Juvenile Court judge fights to get drug treatment earlier for kids
MONTGOMERY COUNTY, Ohio (WKEF/WRGT) –Names, faces, and stories, sit in a pile on the bench.
"When I go to the funerals, I pick these up," said Juvenile Court Judge Anthony Capizzi, holding up the funeral program of a young man who died.
Capizzi runs the largest drug treatment court in Ohio. The pages he keeps in a neat stack near his gavel are a painful reminder.
"The one young man, this one that overdosed in his backyard, he was the valedictorian at treatment court, and that's him speaking at the graduation ceremony," he said, holding up another picture. "Then he died a year later."
Capizzi is pushing harder than ever to catch more kids before they become a statistic when it comes to drug overdoses. The overdose of 13-year-old Nathan Wylie was part of the sudden shift across the country from adults to teens and even younger when it comes to deadly drug use. He says since September, four people who have been through his court overdosed and died.
"I tell the kids all the time, they don't believe it's going to be them," he said.
He told FOX 45’s Shavon Anderson it’s heartbreaking, and believes the county can do more to help. About five years ago, he said none of his kids were on heroin, and now it’s up to 15 percent, with kids 14, 15 and 16 testing positive for heroin. He said there are several residential centers for adults, but zero for children. That means he’s left sending them to other cities, or even out of state. But without the ability to keep them local and work with the entire family, when those kids come back, they fall into the same cycle.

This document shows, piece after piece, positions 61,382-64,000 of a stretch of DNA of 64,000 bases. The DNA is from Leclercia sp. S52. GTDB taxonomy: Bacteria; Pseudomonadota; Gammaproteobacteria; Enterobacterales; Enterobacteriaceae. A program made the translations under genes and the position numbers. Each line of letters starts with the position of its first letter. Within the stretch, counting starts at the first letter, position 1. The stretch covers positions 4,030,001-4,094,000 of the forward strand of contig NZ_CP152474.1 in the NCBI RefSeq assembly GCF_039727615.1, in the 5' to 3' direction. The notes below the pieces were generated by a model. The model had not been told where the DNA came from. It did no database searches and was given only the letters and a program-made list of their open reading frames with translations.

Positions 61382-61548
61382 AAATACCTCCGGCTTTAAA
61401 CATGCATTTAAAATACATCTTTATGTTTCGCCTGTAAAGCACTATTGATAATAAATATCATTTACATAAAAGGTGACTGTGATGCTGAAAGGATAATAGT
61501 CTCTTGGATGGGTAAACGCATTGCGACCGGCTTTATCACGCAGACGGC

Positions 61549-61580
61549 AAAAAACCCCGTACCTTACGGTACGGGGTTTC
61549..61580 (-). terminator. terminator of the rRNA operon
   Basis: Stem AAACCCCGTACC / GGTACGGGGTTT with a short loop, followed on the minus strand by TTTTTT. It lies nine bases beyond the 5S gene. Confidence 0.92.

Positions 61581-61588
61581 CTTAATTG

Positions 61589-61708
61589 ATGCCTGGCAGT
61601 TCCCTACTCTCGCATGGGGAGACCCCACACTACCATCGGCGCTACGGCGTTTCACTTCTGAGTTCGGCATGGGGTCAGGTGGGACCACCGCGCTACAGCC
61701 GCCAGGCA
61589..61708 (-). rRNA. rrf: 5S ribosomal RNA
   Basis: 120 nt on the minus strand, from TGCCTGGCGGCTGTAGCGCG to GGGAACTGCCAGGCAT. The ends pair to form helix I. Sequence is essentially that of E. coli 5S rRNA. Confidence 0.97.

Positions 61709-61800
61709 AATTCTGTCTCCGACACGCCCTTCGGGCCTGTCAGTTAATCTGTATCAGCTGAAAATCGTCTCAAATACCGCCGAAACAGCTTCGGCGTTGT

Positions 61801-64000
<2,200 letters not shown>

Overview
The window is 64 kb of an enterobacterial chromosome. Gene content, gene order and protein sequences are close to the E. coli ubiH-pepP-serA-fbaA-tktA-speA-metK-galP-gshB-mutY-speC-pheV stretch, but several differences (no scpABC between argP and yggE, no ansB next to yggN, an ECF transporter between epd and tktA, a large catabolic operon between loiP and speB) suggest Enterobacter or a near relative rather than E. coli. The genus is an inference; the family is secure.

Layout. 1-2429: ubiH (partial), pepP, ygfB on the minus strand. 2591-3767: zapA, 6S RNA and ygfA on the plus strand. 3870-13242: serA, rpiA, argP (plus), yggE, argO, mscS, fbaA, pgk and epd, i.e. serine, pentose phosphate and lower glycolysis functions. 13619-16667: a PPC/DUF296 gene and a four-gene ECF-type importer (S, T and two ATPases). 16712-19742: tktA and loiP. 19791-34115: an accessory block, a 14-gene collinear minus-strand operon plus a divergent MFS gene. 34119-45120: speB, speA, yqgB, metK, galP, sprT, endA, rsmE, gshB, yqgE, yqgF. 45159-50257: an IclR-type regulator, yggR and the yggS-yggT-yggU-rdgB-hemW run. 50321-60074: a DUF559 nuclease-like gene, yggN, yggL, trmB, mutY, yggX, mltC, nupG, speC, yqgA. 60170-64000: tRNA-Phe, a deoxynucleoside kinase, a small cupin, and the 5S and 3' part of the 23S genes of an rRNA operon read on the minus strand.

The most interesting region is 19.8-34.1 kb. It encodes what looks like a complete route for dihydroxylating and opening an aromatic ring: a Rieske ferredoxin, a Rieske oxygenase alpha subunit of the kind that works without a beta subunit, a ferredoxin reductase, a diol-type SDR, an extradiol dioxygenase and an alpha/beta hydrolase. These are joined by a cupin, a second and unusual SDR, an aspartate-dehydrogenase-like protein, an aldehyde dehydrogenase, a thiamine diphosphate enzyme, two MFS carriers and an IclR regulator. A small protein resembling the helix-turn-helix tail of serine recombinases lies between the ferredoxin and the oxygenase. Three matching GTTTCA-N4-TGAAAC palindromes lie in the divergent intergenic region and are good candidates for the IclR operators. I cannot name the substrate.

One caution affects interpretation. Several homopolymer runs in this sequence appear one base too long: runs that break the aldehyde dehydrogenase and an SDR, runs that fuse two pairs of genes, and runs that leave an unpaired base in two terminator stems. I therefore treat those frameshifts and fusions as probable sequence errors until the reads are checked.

“If we have treatment centers for adults, why don’t we have any for children?” Capizzi said. “If we take care of them when they’re children, we may not need them when they’re adult facilities. So the logic is there and I think my sell to the community is paying off.”
He’s been working on a proposal for months, and said it’s an expensive proposition, but he’s optimistic county leaders are listening and that plans could develop soon.
Capizzi says with the kids, it's more than just drug issues.
"They have mental health issue because they've seen such trauma as a child," he said.
Through his court, many kids have seen domestic abuse, are homelessness, or see their own families use drugs at home. That's why he said it's crucial for the program to bridge the need for both addiction and mental health.
"It makes it more complicated, but we're trying to save kids here," said Capizzi.
Capizzi started family treatment court last fall, and says it's been successful, but he says there's still a need for women-only facilities because of the rising rate of female addiction.